GMB Ep #142: Using Pricing Strategy to Create Business Value

Pricing is a potent tool that businesses can use to increase profitability as well as the value of the company. However, at times, increasing the price of a product or service can be scary for a lot of small businesses. This week on Grow Money Business, we have a fascinating conversation with an expert in pricing, Robert Ribciuc. Robert is the managing partner of EBITDA Catalyst, a firm that helps businesses improve their pricing strategy. Throughout the episode, we dive into why pricing strategy is important to businesses of all sizes and some of the key things business owners should consider when setting prices for their products and services.

 

 

Show Notes

[02:37] Robert’s Story – We start the conversation with a brief look at Robert’s career journey, what led him to start his firm, EBITDA Catalyst, and how it helps businesses improve their pricing strategy.

[04:57] Impact of Pricing – The role pricing plays in the success of a business and how it impacts the valuation of the company in the long term.

[11:59] Acquisitions – Robert shares his thoughts on how the pricing strategy of a business comes into play in an acquisition.

[16:25] Pricing in a Competitive Market – For small businesses in very competitive markets, increasing the price of goods or services can be scary. Robert dives into how to identify good opportunities for higher prices and how to deal with the anxiety that comes with it.

[21:23] Pricing and Cost – What business owners should consider when adjusting pricing to compensate for the costs that have gone up.

[29:47] Value Proposition and Pricing – How business can adjust their pricing in a way that generates maximum returns according to the value provided to the customer.

[34:07] Mission-driven Pricing – Robert shares his take on the unique opportunity that smaller businesses have to optimize their businesses towards goals and causes other than just profit.

[37:00] Evaluating Value – What business owners should consider when evaluating their value proposition in turbulent market conditions.

[41:19] Monetizing Innovation – Robert shares his thoughts on pricing for new products or services.

[46:40] SMB Bootcamp – Robert shares his excitement about his Small and Medium Business Pricing Bootcamp, while discussing some of the most rewarding aspects of working with entrepreneurs.

 

Resources

GMB Ep #141: A Venture Capital Vet’s Building Blocks For Success

This week on Grow Money Business, distinguished guest Rick Dennen joins us. Rick is Chief Corporate Banking Officer at First Financial Bank and the founder of Oak Street Funding. Having evaluated hundreds of business deals over his decades-long career, Rick has a lot of knowledge and experience in venture capital. In today’s episode, we dive into what business owners should keep in mind when funding their business ventures with debt or equity.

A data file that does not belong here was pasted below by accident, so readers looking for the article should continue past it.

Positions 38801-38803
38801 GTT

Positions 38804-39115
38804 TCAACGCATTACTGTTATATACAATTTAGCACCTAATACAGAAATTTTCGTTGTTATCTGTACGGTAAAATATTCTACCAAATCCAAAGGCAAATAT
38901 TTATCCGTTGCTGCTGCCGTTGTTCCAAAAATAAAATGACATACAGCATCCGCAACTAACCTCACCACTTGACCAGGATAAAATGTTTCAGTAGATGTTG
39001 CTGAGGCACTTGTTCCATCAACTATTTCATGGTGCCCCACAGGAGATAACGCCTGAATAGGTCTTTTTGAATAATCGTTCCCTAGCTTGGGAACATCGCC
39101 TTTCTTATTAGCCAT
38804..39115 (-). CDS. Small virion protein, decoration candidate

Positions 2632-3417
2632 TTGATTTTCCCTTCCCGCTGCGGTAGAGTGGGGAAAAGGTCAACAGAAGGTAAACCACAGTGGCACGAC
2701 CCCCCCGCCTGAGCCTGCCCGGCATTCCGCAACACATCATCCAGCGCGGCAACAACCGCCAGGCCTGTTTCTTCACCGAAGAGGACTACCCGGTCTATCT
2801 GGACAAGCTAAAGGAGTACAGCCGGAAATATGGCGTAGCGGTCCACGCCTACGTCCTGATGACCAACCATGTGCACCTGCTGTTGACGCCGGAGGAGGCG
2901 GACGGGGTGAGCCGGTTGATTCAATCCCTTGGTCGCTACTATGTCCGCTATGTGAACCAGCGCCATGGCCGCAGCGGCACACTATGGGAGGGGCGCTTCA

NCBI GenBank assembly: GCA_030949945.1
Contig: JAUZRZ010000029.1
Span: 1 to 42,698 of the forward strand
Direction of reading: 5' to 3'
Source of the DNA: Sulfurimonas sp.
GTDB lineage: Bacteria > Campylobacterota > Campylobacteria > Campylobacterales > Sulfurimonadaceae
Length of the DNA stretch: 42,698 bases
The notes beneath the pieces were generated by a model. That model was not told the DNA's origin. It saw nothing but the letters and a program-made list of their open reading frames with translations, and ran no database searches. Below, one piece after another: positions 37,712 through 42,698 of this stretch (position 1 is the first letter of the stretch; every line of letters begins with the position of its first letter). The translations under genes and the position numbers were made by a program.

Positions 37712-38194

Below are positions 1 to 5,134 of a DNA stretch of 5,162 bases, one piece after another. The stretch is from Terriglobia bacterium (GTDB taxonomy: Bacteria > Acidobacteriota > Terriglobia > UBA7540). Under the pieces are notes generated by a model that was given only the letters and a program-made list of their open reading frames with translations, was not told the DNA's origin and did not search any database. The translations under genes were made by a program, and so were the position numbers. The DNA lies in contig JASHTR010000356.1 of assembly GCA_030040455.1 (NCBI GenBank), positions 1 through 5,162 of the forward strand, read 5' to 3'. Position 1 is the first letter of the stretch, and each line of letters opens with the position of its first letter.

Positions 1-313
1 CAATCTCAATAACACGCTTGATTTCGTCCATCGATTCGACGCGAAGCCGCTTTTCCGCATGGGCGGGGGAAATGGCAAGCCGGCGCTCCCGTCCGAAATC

Show Notes

[02:49] Rick’s Story – We start the discussion with a brief look at Rick’s career and how he started Oak Street Funding.

[07:52] Working with Banks – When Rick started his firm in the early 2000’s, banks were reluctant to lend to service-based businesses even though they had positive cashflows. We dive into the reasons behind this behavior and how things have changed after two decades.

[11:35] Recent Market Shifts – Rick shares his thoughts on how the M&A market is responding to the recent changes in the economy.

[15:28] Debt vs. Equity – Rick explains what business owners need to consider when deciding between taking on debt and looking for an equity partner.

[21:29] Lessons for Businesses – Rick shares some key takeaways about funding and the growth of a business.

[24:48] Evaluating Businesses – How Rick approaches evaluating a new business idea and the metrics used for measuring performance.

[27:15] Business & Parenting – Rick is the father of three children in their early 20s. We talk about how they are involved in business and why Rick approaches business-related conversations with his children.

[34:48] What’s Next for Rick – We talk about Rick’s area of focus and future plans for his new role at the bank.

 

Resources

Love Is Looking Together in the Same Direction

Marriage is, for many people, the foundation of a happy life. But modern living puts pressure on us in so many ways, and money is often at the core. Finding a way to build trust and openness can be difficult. We all have complicated relationships with money, which begin in our childhoods and reflect our parents’ attitudes and beliefs. There are often hidden sensitivities and danger spots that neither partner is aware of – until something crops up that creates a problem.

In addition, it can be hard to navigate through all the things that Gen X and Gen Y will potentially face:

  • Multiple careers, multiple 401(k)s
  • Complex equity compensation
  • Blended families
  • Family wealth
  • Moving to a new city or state
  • Leaving the workforce
  • Starting a business

Having a road map that begins with honest, structured conversations and allows each partner to weigh in on decision-making and feel heard can be the best way to build a long-term, respectful relationship.

The resulting document is called a prenuptial or pre-marital agreement. It was originally conceived to protect each partner throughout the marriage and simplify the proceedings in the event of a divorce.